May 20, 1998
SUBJECT: India & China
I enclose a short paper written by Henry Sokolski and Tim Hoyt of the Nonproliferation Policy Education Center (NPEC) on the steps the U.S. should take in the wake of Indias recent nuclear weapons tests. Sokolski is the executive director of NPEC and the former deputy for nonproliferation policy in the Bush Administrations Pentagon.
the Indian Tests: Sanctions for India & China
Now that India has
tested thermonuclear weapons and demanded recognition as a nuclear weapons
state, more than a few foreign policy pundits are arguing that nothing
much can be done and that sanctions are a mistake. Yet, if past history
with China, Iraq and North Korea teaches us anything, it is that American
efforts to be pragmatic and selective about proliferation are simply a
prescription for more trouble.
In fact, the challenge
posed by Indias nuclear weapons program has just begun. India is
in the process of developing a strategic missile capability. U.S. efforts
should focus on stopping India from fielding the long-range land or submarine-based
rocket systems currently in development. To head off what would be a quantum
leap in Indias nuclear strike capabilities, the U.S. should announce
now that it will inflict trade sanctions (including sanctions against
the import of Indian textiles) in the event that India deploys these missile
In the mean time,
current financial sanctions against India should be applied rigorously.
New Delhi officials claim they have considered all the ramifications of
these sanctions, but as the rupee falls to an all-time low against the
U.S. dollar and Indias credit rating totters, this appears questionable.
To keep the pressure on, the President should prohibit U.S. commercial
and investment banks from dealing with companies owned in part or whole
by the Indian government. This will hurt India economically, but that
is the point.
Such steps are necessary
if U.S. sanctions are to be taken seriously not just by Bharatiya Janata
Party (BJP) officials (who hold power by the slimmest of majorities),
but also Pakistan, (which is demanding action against India to forestall
its own testing), North Korea, (which is exploiting the crisis by threatening
to restart its own nuclear program), and Iraq, (which announced this weekend
that Iraqi nuclear scientists are now working with Indian scientists).
U.S. industries trying to penetrate Indian markets, of course, will complain.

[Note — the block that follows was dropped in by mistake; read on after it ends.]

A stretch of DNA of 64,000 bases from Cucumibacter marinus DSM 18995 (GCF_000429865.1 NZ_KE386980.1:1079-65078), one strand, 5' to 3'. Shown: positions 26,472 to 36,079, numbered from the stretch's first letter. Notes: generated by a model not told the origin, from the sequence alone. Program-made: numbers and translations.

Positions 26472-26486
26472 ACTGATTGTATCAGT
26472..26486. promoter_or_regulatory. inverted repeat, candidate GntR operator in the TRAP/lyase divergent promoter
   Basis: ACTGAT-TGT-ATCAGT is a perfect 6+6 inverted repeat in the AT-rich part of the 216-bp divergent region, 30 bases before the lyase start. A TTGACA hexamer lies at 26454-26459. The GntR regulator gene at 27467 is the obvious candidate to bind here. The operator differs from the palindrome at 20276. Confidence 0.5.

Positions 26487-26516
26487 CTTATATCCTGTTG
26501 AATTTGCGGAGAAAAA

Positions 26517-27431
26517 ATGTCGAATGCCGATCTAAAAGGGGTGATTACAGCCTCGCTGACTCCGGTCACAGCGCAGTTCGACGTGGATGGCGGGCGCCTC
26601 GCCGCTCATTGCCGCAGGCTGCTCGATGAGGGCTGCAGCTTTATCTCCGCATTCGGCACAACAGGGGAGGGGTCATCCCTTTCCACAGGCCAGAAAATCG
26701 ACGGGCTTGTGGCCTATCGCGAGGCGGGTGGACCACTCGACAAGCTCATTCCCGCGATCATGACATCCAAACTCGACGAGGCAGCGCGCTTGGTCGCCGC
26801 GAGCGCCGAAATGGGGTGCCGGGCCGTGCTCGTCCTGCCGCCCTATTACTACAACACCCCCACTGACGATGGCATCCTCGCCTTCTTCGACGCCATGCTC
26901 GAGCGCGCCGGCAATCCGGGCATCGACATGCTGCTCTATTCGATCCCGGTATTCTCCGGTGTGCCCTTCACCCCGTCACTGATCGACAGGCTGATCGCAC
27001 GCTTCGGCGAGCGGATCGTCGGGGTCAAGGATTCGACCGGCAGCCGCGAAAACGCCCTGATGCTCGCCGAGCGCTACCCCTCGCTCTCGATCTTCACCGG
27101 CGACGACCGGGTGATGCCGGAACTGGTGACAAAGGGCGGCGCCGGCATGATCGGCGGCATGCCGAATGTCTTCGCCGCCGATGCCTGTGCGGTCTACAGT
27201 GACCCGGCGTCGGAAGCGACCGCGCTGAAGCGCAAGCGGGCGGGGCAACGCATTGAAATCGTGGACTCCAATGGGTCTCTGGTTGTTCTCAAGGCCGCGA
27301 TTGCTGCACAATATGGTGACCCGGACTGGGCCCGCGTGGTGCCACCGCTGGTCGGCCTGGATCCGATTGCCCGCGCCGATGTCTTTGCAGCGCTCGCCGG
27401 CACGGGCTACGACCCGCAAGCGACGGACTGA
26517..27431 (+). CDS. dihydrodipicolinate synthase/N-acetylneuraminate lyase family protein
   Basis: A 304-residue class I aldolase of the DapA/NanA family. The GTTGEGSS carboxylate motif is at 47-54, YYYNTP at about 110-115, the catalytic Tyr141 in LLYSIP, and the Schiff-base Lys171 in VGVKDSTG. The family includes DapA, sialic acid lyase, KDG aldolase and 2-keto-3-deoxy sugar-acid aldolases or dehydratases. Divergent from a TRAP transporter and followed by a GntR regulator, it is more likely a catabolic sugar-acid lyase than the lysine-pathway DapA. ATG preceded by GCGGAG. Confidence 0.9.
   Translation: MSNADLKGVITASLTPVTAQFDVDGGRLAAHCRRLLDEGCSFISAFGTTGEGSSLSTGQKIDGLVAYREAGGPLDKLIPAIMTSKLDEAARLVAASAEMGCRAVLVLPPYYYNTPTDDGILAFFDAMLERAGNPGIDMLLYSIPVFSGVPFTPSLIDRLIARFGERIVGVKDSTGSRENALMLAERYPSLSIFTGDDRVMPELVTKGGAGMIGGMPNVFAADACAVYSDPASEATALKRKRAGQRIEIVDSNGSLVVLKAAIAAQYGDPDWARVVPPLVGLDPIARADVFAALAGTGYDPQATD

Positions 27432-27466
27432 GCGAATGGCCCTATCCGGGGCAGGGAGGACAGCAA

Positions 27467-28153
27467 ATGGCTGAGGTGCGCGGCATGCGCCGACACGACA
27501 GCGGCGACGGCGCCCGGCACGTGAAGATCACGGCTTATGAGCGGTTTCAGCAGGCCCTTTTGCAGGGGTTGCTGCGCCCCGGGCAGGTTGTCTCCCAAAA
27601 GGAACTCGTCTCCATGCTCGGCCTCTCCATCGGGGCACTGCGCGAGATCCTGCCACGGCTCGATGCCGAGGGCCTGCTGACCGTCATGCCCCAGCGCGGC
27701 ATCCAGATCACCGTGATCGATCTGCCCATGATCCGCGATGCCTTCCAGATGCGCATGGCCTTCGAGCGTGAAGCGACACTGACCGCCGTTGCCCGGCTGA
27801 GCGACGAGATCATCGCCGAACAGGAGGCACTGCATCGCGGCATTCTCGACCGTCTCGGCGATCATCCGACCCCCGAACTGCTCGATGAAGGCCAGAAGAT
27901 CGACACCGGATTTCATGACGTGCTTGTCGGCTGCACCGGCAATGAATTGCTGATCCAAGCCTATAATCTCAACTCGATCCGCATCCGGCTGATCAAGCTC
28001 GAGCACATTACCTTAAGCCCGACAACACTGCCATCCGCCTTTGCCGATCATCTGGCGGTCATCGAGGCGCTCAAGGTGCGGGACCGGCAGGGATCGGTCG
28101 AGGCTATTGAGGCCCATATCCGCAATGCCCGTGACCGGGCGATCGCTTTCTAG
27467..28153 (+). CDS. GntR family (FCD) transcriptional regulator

But having their short-term interest subsidized by U.S. taxpayer-guaranteed
loans hardly speaks to the long-term security interests of the United
States and those of the region.
In addition, we should
resist what is likely to be the Clinton Administrations policy for
dealing with Indias tests -- trading off sanctions for Indias
signature to the Comprehensive Test Ban Treaty (CTBT). With large supercomputers
(many courtesy of the U.S.) and a full set of nuclear testing benchmarks
to conduct computer nuclear test simulations, New Delhis willingness
to join up will have little or no impact on Indias nuclear capabilities.
Equally important, cutting such a deal will only invite the worlds
other near-nuclear nations to test as well. Instead of taking this course,
the administration should let the sanctions sink in until the current
government gives way to a fresh leadership more willing to work with Pakistan
and to forswear the next strategic weapons step -- further missile deployment.
Meanwhile, the U.S.
must end its lax efforts to stem both Chinas strategic modernization
program and its assistance to Pakistans missile and nuclear programs,
which helped prompt Indias decision to test. Surely, no one in Southwest
Asia (or, for that matter, anywhere else) is likely to take U.S. nonproliferation
concerns seriously if Washington continues to turn a blind eye to the
assistance it gives to Chinas strategic programs.
The U.S. should, at a minimum, stop helping known Chinese proliferators by giving them U.S. military-related technology and by subsidizing the export of that technology with taxpayer-guaranteed loans. There should be no satellite and high-technology transfers to firms known by our intelligence agencies to have engaged in illicit proliferation activity in the past two years. And President Clinton should finally impose U.S. nonproliferation sanctions called for by U.S. law against Chinese firms helping Pakistans missile and nuclear programs. Indeed, if the White House is at all serious about stemming further proliferation in Southwest Asia, this, not further strategic technology cooperation with Beijing, should be the theme of any presidential trip to China.
Henry Sokolski is the executive director of the Nonproliferation Policy Education Center in Washington, D.C., and Tim Hoyt is a research associate at the Nonproliferation Policy Education Center.